Lumos marked anniversary with growth in first year
CHARLESTON, W.Va. -- Lumos Networks Corp. plans to celebrate its first anniversary in November by lighting a 100-gigabyte circuit and rolling out higher-speed services on its passive optical network system in Charleston, said Timothy Biltz, company president and chief executive officer.
"I'm focused on celebrating that anniversary with meaningful service offerings and enhancements," Biltz said in a wide-ranging interview.
The history of Lumos is intertwined with nTelos, the regional telecommunications company based in Waynesboro, Va.
Ntelos had several traditional telephone companies in Virginia, some wireline business here and a fast-growing wireless operation in both states when it bought FiberNet, a fiber optic network operator, in 2010.
The FiberNet acquisition gave the fiber network side of the business enough scale to stand alone and, on Oct. 31, 2011, nTelos split itself into two companies:
n Ntelos Wireless, a cellular business, and
n Lumos, which operates the traditional telephone companies in Virginia and a 5,800 route-mile fiber-optic network in Virginia, West Virginia and portions of four surrounding states.
Jim Nester, Lumos spokesman, said the company started with about 500 employees. Almost 200 were in West Virginia. Now Lumos has about 600 employees. The number in West Virginia remains at about 200. "We are still hiring sales, customer care and support team members," he said.
Most West Virginia employees work out of an office building on Greenbrier Street at the base of the Yeager Airport hill but Lumos also has offices in Parkersburg, Fairmont, Wheeling, Morgantown, Beckley, Lewisburg and Martinsburg.
Biltz said, "When we say, 'Our technology comes with people,' that's how we brand ourselves. My main job is to make that real."
Both Lumos and nTelos are headquartered in Waynesboro. Lumos' stock is publicly traded on the NASDAQ market under the ticker symbol LMOS. In the six months ended June 30, Lumos posted net income of $8 million on operating revenues of $102.2 million.
Biltz has headed Lumos since May, "but I'm not new to the company or our strategy," he said. "I've served on the nTelos board of directors since 2006 and oversaw the strategy of the acquisition and expansion into West Virginia and the subsequent spin off of Lumos as a stand-alone company. So I can speak as a director then and now as CEO."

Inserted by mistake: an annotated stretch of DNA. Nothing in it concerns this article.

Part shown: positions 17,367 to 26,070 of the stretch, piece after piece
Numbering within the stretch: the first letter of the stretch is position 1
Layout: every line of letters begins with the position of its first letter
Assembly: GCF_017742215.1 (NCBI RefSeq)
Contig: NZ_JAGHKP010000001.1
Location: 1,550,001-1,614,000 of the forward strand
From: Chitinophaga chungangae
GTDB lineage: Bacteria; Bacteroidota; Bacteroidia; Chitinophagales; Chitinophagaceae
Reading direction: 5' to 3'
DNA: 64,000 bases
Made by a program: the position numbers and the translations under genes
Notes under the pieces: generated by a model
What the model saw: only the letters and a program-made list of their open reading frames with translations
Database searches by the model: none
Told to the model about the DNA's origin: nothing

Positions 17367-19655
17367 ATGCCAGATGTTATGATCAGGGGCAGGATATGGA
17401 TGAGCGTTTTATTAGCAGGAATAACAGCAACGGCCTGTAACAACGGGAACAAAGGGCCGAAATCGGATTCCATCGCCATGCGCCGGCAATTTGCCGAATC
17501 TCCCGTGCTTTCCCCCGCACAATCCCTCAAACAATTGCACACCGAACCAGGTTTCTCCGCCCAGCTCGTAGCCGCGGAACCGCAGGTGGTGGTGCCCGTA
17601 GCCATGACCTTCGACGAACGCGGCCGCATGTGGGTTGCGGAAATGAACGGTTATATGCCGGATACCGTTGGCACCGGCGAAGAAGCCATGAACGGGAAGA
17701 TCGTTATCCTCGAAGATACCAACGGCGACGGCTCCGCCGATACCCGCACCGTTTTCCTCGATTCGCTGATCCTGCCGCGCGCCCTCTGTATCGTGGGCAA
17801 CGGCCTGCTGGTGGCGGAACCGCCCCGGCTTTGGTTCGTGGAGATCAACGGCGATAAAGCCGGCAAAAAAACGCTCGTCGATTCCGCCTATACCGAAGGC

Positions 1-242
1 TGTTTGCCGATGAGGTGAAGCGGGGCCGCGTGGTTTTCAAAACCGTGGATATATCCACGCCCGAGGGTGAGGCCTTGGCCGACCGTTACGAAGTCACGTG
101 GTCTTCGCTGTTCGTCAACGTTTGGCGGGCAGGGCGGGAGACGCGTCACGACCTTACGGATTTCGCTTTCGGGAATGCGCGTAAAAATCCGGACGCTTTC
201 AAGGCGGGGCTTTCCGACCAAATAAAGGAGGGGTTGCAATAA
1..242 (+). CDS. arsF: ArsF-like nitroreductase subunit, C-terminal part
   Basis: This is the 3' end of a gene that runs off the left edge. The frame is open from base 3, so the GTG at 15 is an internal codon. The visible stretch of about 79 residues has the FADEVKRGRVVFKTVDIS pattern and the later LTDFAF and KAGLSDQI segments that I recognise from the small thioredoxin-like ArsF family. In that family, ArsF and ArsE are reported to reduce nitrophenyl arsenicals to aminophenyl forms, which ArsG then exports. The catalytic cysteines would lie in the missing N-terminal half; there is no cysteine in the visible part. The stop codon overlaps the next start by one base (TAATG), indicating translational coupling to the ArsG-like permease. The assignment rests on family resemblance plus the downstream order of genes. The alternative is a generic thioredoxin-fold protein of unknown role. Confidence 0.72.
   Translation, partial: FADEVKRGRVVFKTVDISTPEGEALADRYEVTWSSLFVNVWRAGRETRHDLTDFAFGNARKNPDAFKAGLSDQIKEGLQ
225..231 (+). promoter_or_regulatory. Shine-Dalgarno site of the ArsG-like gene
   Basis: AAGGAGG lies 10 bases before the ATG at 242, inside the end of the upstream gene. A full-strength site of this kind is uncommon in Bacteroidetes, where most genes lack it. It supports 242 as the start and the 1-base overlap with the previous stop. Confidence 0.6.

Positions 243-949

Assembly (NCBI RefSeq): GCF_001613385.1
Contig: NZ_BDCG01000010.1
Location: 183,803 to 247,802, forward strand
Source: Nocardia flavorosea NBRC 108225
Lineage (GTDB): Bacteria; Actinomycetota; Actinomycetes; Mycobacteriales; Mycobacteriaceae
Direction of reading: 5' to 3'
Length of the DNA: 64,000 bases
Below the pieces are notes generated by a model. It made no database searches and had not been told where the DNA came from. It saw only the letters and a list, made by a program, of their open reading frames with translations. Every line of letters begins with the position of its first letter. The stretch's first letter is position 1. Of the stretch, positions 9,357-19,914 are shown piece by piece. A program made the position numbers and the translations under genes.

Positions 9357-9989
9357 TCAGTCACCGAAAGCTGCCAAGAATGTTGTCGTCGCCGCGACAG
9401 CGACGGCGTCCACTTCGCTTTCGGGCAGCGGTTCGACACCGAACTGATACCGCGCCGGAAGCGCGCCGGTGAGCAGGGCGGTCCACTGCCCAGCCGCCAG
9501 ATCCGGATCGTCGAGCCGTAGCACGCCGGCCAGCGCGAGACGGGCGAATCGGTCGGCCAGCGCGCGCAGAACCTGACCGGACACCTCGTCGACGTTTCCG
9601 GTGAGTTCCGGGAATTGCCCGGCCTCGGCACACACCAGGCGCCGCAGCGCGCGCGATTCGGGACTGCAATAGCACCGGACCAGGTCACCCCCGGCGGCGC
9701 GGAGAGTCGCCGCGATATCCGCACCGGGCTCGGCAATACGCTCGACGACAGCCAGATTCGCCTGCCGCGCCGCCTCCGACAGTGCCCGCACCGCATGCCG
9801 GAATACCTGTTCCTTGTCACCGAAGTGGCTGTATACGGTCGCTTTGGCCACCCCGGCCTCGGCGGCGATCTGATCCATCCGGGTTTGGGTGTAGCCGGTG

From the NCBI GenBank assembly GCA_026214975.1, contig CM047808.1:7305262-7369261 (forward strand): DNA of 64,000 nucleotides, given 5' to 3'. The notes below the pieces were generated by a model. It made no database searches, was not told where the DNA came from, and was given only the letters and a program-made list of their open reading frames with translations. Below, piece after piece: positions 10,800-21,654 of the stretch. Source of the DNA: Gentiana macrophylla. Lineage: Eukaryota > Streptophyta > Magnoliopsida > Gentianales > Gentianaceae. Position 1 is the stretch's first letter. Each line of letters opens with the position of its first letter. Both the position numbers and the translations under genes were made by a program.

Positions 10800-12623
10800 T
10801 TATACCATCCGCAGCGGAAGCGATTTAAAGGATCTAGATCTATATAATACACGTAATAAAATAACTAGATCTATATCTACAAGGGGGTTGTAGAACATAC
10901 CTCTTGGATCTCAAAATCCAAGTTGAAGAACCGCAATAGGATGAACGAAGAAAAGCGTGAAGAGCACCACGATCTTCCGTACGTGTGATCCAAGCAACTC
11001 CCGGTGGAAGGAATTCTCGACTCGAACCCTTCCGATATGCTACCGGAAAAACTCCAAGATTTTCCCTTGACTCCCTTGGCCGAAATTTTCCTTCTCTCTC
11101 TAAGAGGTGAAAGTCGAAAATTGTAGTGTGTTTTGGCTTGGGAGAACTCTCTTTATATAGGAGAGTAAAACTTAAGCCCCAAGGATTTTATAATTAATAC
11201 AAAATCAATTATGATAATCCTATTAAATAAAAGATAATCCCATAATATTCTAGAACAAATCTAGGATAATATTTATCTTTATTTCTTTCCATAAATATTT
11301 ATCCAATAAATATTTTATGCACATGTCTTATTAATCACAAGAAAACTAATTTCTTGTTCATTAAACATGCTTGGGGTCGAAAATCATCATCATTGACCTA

"We have great respect for what the founders of FiberNet did in West Virginia," Biltz said. "I thought they did a fantastic job of being a very competitive company."
But the entire competitive local exchange carrier business, including a lot of FiberNet's business, was based on getting access from the incumbent telephone provider and reselling services to residential and business end-users, thus giving customers choices.
"Most competitive local exchange carriers, including FiberNet, were buying T-1 lines from the incumbent carrier and reselling that," Biltz said. (A T-1 line is a connection that provides data speeds of up to 1.5 megabites per second).
"For a while that was sufficient," Biltz said. "As data demand grew through the mid-2000s, you would buy multiple T-1s and bundle them to get 10-megabites per second. FiberNet did that. What you see in the marketplace, though, is demand for much greater speeds and lower prices.
"The wholesale cost of what FiberNet was buying and selling wasn't changing and retail prices were coming down," he said. "They started to build a fiber network under that, which was very smart, so you have more control of your pricing and you're not indebted to a third-party provider. We are simply accelerating that strategy."
Lumos is focused on building and owning the facilities that underlie what will be its growth business, business data on its own fiber network, where Lumos can control its pricing, he said.